GLOBSEC Bratislava Forum has, once again, hosted CEE Her Breakfast on the side-lines of the conference on 16 June 2021. GLOBSEC, as an organisation aware of how gender imbalance affects the quality of policy outcomes, hopes to be able to shape the societal narrative on the topic and support the advancement of women in the field of (digital) education.
The current societal challenges highlight the need to utilise the full potential of men and women alike in order to attain long-term, sustainable goals in our digitalised and interconnected world. Yet, women are often absent from contributing to the digital economy. Women, in general, suffer from stereotypical mindsets about gendered workplaces, reflect a lower degree of confidence when applying for jobs and using technology, and are ill-equipped by the education systems which systematically curtail their access to opportunities. The structural socio-economic factors make the digital gender gap even more pronounced and the female underrepresentation in the workforce often results in talent shortages and hinders societal progress. If governments, businesses and organisations increased the pace of bridging the digital gender divide and leveraged the equalising role of gender-responsive education, this would result in a major leap for the parity between men and women. The question is, what does it take to get there?
From the offset, Krista Mulenok, Secretary-General of the Estonian Atlantic Treaty Association, emphasised the role of technology in societal progress and if developed mainly by men, large groups of women are overlooked. The rates of female IT students are consistently low across European countries with Estonia leading with 38%. Additionally, training programs designed to narrow the gender gap in digital education tend to focus on male trainees. To broaden the opportunities for young girls and boys alike, schools should offer more extra curriculum activities and encourage students to participate in an inclusive, gender-neutral manner.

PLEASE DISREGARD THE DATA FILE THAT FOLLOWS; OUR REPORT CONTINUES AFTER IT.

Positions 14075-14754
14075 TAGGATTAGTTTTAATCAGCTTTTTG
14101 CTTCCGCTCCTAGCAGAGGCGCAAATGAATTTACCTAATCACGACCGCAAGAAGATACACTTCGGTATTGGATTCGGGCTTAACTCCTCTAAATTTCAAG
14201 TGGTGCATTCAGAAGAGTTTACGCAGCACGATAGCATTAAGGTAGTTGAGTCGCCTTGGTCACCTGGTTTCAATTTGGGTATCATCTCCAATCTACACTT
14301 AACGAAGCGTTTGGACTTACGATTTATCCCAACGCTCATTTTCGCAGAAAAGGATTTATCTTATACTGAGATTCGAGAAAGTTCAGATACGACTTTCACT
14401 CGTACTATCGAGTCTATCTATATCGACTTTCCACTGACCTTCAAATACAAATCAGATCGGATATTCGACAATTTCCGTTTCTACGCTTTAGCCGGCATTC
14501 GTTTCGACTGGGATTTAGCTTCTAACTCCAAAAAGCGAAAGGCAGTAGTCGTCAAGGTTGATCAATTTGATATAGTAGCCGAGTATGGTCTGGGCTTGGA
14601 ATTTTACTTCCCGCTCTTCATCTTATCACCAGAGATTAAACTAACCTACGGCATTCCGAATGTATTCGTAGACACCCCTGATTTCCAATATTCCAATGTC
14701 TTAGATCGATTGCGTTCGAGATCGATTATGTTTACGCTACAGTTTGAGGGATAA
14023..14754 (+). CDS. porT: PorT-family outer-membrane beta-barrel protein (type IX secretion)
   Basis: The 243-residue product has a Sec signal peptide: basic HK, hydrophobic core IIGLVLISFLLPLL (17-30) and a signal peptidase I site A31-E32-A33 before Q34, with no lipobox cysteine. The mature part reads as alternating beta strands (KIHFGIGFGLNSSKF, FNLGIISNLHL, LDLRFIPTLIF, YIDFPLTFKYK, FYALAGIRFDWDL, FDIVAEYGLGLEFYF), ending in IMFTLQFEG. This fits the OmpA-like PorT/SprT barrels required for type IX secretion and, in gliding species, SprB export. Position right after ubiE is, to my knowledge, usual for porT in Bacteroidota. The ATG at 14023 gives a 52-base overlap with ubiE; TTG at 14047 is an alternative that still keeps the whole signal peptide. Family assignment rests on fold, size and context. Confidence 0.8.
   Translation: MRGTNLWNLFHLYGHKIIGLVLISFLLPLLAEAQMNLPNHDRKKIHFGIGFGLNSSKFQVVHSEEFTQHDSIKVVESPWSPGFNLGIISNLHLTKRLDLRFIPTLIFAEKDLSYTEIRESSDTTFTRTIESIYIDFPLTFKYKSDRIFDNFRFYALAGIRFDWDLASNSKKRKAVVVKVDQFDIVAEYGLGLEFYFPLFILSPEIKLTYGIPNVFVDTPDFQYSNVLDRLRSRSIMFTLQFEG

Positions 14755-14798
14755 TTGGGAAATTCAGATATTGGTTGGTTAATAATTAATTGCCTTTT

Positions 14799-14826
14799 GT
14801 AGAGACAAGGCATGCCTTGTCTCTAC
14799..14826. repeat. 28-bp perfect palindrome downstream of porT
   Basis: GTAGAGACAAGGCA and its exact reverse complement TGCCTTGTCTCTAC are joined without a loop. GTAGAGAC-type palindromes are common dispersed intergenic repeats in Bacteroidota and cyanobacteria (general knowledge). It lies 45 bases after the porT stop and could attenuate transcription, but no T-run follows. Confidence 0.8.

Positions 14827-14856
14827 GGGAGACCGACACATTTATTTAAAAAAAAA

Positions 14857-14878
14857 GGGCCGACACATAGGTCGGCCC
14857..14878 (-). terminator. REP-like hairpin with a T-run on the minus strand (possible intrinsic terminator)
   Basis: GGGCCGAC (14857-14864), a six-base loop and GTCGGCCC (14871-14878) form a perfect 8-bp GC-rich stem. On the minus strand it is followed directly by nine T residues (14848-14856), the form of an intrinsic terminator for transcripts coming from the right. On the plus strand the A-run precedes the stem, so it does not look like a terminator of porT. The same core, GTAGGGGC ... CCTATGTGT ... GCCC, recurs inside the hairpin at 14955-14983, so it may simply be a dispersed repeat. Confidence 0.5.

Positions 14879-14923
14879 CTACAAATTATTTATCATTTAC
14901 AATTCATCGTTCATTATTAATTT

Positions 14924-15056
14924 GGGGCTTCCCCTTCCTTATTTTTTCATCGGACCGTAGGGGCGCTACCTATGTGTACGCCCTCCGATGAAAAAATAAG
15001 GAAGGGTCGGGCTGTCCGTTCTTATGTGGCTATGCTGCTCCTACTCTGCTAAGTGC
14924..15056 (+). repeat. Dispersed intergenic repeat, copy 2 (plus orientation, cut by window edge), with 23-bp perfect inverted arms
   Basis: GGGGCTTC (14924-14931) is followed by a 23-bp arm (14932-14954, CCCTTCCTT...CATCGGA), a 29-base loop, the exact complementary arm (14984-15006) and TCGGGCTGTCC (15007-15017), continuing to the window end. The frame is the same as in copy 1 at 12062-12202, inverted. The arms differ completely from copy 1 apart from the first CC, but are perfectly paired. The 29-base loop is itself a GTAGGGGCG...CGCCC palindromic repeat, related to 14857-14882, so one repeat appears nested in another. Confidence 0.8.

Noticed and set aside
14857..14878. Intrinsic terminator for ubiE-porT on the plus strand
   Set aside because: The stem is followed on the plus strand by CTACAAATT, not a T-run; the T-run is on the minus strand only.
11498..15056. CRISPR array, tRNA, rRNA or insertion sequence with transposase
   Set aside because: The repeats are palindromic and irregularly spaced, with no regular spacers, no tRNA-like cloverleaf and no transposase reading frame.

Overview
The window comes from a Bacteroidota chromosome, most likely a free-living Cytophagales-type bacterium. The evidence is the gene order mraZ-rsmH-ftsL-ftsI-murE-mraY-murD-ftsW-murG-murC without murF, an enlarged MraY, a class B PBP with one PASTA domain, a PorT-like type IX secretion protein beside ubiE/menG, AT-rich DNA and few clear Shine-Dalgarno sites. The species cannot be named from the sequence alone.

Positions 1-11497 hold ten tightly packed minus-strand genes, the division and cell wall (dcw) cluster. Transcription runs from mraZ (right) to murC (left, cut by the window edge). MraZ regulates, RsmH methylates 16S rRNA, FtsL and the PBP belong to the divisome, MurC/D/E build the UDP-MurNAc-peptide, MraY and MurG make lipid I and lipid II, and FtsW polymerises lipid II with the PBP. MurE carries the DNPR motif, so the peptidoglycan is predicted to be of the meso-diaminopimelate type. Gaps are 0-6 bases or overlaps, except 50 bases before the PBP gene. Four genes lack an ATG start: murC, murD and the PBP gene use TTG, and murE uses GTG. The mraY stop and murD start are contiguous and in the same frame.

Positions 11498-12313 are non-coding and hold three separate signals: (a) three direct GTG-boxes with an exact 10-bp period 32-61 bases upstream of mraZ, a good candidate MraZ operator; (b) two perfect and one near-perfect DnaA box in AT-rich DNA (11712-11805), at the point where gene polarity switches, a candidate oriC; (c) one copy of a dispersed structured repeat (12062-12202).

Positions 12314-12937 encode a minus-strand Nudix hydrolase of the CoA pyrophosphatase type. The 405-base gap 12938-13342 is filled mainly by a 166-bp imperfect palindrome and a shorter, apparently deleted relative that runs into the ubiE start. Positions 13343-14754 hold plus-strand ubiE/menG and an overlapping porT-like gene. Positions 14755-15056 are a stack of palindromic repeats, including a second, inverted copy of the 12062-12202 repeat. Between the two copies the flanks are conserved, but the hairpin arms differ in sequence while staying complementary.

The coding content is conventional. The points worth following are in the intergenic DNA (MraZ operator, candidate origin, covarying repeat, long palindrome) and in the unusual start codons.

Consequently, Jeff Bullwinkel, Associate General Counsel and Director of Corporate at Microsoft Europe set the tone by stating that we are currently living in an era of AI. It is important to focus on what can be done to recruit the very best talents while reflecting sufficient gender balance in the company, and to support skills development among women in the tech and IT that will lead to the creation of role models in the field.
In this connection, Daniela Schwarzer, Executive Director for Europe and Eurasia at Open Society Foundations, made a link between women’s traditional responsibilities, and that society expects women to have, and professional development. In all, the presence of women in fields dominated by male needs to be explicitly addressed. However, Pavel Mik, Country Managing Director Slovakia & Manager of Robotics in Eastern Europe at ABB, raised an observation that the concept of a gender balance in digital education is so fragile that a simple act of using gender quotas may push women through the selection procedures just because of their gender. This said, outputs created by only male producers will not be suitable for female consumers.
Finally, Kolinda Grabar-Kitarović, former president of Croatia, said that women face all kinds of stereotypes especially in leading positions because, in some countries, society is unprepared to see them being occupied by women. After all, girls excel in social studies and languages ahead of boys at an early age but are lacking in digital literacy. It has been worsened with the COVID-19 pandemic, especially in families with lower economic backgrounds.
The event was led by Zuzana Pisoň, Technology Stream Lead at GLOBSEC Policy Institute.